The Jersey Shore is bracing for a round of tidal flooding Tuesday morning as a potent coastal storm is set to track offshore.
A Coastal Flood Warning is in effect from 7 a.m. until 3 p.m. Tuesday.
An onshore flow is set to develop today, becoming stronger through tomorrow with increasing winds. Gusts up to 60 miles per hour are possible at the coast, with progressively less wind inland. Widespread power outages are possible, so be prepared should you lose power.
Moderate coastal flooding is likely at the Shore for several hours around the time of the Tuesday morning high tide, according to the National Weather Service.
High tide along the oceanfront occurs between 9:15 and 10:15 a.m., occurring later on the back bays and Raritan and Delaware bays. The storm will likely be a relatively quick mover, which is great news for coastal communities, but lingering tidal flooding is possible during the Tuesday evening high tide.
The surge will be around two to three feet above the astronomical tide. Waves will be 10 to 15 feet in the ocean.
Numerous roadways are expected to flood, with many becoming impassable, Minor to moderate property damage is possible in low-lying areas, and significant beach erosion is likely.
In a late morning forecast discussion, the National Weather Service office in Mount Holly is considering the possibility of marginal major tidal flooding.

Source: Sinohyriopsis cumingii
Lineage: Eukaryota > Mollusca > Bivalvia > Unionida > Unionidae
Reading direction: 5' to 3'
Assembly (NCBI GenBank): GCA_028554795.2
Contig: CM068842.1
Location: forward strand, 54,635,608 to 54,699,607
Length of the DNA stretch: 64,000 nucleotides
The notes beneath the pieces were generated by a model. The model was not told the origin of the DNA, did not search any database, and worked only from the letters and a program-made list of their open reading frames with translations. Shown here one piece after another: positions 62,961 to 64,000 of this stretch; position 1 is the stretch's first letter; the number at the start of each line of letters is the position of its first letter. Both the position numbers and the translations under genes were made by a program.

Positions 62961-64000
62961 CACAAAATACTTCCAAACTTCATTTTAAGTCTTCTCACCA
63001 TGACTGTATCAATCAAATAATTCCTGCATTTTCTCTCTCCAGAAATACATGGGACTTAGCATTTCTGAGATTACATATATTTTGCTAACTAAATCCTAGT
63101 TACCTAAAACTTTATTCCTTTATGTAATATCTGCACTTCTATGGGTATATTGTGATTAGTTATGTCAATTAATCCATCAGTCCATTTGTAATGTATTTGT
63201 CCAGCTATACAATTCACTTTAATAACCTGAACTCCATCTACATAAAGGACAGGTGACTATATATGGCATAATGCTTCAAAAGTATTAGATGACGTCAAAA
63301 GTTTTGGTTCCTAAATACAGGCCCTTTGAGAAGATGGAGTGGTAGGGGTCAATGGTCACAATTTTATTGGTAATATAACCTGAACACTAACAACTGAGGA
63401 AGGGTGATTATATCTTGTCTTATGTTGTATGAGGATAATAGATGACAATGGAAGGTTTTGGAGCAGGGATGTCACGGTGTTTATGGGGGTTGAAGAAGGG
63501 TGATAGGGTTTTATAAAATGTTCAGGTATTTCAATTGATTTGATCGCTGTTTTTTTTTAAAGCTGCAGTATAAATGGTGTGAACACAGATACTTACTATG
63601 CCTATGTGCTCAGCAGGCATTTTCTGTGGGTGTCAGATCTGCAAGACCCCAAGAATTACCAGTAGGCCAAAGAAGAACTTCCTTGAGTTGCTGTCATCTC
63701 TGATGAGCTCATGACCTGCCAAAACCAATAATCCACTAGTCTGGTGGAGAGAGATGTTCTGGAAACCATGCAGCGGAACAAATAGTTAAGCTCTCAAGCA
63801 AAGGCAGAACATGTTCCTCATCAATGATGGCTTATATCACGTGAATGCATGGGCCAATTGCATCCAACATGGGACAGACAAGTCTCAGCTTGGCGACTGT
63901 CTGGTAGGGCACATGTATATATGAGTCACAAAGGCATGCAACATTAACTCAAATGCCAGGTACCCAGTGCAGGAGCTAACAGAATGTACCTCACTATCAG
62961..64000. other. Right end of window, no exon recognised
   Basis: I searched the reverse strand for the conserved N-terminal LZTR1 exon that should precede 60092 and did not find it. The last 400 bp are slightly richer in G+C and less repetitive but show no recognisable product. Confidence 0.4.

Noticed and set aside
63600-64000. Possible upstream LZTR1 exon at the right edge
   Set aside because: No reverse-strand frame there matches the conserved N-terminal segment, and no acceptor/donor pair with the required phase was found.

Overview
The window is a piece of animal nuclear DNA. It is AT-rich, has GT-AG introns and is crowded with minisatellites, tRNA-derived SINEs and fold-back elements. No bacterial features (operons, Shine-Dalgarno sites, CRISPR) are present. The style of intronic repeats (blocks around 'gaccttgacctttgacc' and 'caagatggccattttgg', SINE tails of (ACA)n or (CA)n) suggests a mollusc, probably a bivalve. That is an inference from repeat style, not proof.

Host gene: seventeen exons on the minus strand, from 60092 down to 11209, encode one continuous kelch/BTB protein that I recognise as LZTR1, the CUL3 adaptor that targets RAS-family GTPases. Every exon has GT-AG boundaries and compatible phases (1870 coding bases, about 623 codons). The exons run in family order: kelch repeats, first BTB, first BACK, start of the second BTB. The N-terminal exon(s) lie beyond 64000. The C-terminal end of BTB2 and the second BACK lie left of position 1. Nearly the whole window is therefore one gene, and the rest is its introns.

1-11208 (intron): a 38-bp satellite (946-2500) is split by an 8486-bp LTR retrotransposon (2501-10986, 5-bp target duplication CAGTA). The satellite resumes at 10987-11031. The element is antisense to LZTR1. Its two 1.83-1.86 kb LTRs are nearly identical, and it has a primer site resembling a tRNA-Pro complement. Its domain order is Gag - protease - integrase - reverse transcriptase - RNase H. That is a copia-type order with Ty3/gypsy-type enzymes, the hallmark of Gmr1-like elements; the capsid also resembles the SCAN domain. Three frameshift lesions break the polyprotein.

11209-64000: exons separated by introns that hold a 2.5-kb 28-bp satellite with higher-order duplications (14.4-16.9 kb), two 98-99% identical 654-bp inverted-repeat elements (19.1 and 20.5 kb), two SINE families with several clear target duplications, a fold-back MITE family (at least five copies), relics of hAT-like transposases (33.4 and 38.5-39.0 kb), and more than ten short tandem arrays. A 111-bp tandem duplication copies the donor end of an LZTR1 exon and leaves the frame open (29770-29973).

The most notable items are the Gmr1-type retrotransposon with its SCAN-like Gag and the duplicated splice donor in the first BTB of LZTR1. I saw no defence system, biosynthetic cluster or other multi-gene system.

In related storm news, precipitation is also a concern. A Blizzard Warning (implying low visibility) is up for Monmouth and Ocean counties, while a Winter Weather Advisory covers coastal Atlantic and Cape May counties.
The forecast calls for snow to arrive Monday evening, becoming heavy overnight into the Tuesday morning hours. It is then expected to taper off late in the afternoon.
The National Weather Service says there are “many complications” that can occur at the Shore, with sleet and rain possibly mixing in in the northern half and rain in the southern half.
The highest accumulations are expected to the north and west of the New Jersey Turnpike and inland from the coastal communities.
At the Shore, the service’s forecasters are calling for the most snow accumulations in northwestern Monmouth County, with progressively less amounts toward Cape May. The forecast maps are subject to change this afternoon as a different track with warmer air and more mixing will cut down substantially on accumulation totals.
As always, slight shifts in the storm track will have significant consequences. All numbers are subject to change as they’re simply best guesses based on the latest data.
With blowing snow and low visibility, the National Weather Service is not recommending traveling tomorrow.
Stay tuned here and Jersey Shore Hurricane News for updates.